Of the 118 players averaging at least four 3-point attempts this season—Tobias Harris, Josh Richardson and Al Horford rank 71st, 98th, and 102nd respectively. The current reality portrays a talented roster with so little concern for fit that even J.J. Redick couldn’t complain.
If you’re shaking your head at the prospect of dealing either one of the Philadelphia stars, consider that Harris is on a terrifying five-year $180 million dollar deal. Horford, who is set to turn 34 in June, just signed an immense $109 million dollar deal and Simmons’ extension kicks in next season. As it stands, Philly is locked in.
Granted, 76ers general manager Elton Brand hasn’t even had a full season with the Frankenstein he’s created and perhaps he’s earned the right to see a playoff run before being judged in totality but the clock is always ticking.
Should the Sixers once again fall flat in the playoffs, this summer might provide the optimal opportunity to shake up the franchise. The free agency market is barren and barring a massive swing of power, the chance to push for a title without a standing dynasty has to be appealing.
The elephant in the room is durability. Embiid has never played more than 64 games in a season. In a healthy season by his standards, Embiid played 64 last year and still headed into the playoffs with concerns about his left knee. He had an injury or illness designation most of the postseason and because of it, his performances varied greatly.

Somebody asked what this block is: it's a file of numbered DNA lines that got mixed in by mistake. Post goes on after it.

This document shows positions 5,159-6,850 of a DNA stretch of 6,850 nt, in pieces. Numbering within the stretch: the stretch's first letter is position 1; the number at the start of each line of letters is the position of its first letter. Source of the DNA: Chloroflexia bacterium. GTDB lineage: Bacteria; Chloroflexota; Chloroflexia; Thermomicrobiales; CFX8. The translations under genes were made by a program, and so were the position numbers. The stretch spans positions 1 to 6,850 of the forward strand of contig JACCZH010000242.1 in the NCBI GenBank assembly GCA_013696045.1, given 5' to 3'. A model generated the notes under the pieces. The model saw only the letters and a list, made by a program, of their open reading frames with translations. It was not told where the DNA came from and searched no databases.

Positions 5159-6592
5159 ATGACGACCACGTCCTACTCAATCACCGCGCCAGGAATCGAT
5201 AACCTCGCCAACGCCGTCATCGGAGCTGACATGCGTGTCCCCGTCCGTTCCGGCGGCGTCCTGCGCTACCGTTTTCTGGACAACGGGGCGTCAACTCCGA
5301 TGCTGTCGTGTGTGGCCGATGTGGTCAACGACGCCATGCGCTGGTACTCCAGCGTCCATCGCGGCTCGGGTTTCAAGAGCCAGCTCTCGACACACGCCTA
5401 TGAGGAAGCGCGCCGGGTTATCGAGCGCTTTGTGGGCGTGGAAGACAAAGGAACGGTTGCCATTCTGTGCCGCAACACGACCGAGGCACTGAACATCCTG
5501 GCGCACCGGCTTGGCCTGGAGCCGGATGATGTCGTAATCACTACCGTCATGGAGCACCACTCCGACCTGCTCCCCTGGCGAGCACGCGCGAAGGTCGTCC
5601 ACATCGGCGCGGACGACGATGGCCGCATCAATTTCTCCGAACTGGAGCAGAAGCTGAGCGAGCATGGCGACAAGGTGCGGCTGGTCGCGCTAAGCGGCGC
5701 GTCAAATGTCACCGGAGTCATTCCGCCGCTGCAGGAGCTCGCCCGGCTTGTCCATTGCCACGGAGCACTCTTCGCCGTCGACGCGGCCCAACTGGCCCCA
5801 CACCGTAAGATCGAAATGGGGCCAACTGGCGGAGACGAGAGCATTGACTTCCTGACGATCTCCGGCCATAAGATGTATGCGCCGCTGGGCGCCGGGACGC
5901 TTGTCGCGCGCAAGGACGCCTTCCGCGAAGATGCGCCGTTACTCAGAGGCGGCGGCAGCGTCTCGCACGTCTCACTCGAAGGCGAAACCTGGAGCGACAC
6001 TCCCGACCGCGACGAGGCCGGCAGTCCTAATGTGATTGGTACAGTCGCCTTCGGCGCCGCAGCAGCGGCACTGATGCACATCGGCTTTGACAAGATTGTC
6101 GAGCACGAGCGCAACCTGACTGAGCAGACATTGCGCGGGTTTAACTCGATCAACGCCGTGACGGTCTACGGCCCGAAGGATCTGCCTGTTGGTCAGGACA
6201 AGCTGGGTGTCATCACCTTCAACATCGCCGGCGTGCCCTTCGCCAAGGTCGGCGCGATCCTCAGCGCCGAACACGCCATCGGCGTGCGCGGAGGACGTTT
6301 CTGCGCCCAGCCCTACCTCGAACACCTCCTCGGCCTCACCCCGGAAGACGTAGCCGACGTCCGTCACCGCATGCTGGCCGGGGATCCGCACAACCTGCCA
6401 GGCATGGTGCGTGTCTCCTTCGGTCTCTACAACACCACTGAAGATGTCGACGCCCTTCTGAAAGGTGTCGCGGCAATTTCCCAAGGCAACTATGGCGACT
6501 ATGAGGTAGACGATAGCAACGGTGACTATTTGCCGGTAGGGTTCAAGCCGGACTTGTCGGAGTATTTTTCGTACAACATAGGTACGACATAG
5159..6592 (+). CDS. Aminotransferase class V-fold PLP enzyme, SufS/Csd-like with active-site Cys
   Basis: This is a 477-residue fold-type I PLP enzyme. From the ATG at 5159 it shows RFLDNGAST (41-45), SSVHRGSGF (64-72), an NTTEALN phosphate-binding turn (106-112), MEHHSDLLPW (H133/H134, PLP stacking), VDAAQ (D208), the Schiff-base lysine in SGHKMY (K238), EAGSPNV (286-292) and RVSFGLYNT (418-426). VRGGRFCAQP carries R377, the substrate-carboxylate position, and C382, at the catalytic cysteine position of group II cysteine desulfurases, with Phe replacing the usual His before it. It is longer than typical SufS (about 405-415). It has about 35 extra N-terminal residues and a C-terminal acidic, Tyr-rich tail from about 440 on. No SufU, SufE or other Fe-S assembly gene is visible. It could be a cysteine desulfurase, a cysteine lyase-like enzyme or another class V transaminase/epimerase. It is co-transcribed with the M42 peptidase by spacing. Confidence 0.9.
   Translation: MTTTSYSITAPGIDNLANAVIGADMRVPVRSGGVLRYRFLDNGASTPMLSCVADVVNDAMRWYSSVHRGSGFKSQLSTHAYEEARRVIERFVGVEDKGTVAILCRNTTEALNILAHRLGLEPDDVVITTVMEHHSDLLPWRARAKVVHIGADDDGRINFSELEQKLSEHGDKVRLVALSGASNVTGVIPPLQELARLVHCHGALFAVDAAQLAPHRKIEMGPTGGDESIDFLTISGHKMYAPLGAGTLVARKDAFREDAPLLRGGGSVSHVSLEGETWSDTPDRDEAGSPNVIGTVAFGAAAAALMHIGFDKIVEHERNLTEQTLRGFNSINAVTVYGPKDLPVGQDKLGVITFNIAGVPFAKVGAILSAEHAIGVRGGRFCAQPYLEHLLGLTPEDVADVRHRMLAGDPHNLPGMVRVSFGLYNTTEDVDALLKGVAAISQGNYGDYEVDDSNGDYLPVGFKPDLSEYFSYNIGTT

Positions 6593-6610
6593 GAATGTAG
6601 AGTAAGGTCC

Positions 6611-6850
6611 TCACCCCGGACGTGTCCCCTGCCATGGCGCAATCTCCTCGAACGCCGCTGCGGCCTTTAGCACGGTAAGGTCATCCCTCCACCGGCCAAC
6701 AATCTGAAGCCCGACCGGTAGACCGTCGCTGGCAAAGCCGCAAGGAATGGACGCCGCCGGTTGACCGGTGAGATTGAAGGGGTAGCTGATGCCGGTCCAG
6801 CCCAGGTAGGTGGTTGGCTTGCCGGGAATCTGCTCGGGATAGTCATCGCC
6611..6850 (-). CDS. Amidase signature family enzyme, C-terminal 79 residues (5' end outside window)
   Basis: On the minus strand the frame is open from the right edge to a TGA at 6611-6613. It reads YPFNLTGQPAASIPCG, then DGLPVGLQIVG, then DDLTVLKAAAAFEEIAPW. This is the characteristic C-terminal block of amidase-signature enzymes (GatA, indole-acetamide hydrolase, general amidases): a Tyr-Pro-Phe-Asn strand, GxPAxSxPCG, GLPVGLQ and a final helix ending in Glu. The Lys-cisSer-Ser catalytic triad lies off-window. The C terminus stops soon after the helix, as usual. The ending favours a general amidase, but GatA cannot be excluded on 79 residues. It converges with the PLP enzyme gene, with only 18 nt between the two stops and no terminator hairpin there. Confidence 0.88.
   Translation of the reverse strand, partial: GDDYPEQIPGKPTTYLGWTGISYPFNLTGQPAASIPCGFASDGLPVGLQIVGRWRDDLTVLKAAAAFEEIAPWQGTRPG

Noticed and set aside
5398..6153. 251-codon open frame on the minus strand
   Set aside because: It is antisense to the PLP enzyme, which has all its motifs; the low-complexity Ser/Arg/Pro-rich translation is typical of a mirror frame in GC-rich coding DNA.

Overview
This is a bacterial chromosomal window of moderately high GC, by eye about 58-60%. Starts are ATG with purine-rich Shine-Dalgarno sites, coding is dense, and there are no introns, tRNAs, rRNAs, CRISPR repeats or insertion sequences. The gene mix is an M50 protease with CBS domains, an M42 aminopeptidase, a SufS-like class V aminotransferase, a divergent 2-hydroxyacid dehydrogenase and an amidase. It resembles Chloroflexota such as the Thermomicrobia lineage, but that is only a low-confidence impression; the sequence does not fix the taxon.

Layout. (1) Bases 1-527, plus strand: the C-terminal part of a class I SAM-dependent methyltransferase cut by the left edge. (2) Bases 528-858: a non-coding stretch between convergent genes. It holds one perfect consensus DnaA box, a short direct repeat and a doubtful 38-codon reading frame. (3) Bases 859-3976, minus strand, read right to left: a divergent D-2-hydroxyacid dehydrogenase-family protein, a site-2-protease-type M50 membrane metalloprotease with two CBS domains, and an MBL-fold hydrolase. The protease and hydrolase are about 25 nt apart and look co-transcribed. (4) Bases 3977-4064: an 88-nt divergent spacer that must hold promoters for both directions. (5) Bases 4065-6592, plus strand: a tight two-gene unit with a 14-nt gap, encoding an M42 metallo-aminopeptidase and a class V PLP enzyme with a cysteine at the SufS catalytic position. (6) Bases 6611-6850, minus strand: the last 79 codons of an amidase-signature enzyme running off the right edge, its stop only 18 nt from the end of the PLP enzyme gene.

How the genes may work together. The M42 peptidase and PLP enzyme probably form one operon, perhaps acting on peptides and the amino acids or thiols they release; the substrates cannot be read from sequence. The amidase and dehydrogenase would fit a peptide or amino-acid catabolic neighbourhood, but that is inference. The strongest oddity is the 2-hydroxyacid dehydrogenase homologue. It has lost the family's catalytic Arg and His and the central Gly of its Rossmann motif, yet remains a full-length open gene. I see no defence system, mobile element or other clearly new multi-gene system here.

Windows don’t stay open long in the NBA. In a year where a title was supposedly up for grabs, the Sixers have failed to elevate themselves into the contender conversation. To take it a step further: Even with Kawhi Leonard leaving the North and with it, a shaky Raptors’ title defense, Philadelphia isn’t even a favorite to come out of the East.
If you’re of the belief that Embiid is a significantly better player than Simmons and it’d be foolish to move on from him, you still have to concede that pushing the envelope to win now is the correct decision. Resting on your laurels is never wise but it feels especially foolish if the key cog in your machine has trouble staying in rotation.
Also consider history. Dirk Nowitzki is the last, “big,” to win the Finals MVP award and he was the original unicorn. Duncan led the charge for five championship teams, but towards the last two, even he ceded the reins to perimeter players Tony Parker and Kawhi Leonard in 2007 or 2014. The 2005 season was the last time a title team ran their offense through a traditional back-to-the-basket big man.
History has shown us far more cohesive guard-big duos to never get through. John Stockton and Karl Malone spent 18 seasons together and never punched a ticket. Seattle’s Gary Payton and Shawn Kemp and Phoenix’s Kevin Johnson and Charles Barkley never got over the Michael Jordan hump. Chris Webber and Mike Bibby couldn’t take advantage of their small window of opportunity. Steve Nash and Amar’e Stoudemire were a match made in heaven and never saw the Finals. Chris Paul and Blake Griffin never even saw the Conference Finals.
The Sixers have the means to build a better Embiid-focused team, they also have the means to build a Simmons-speared unit but they are coming to a fork and it’s time to make a choice.
You can’t stem the tide of the pace and space era with a disjointed and flawed unit. It’s time for the process to choose a direction and take shape.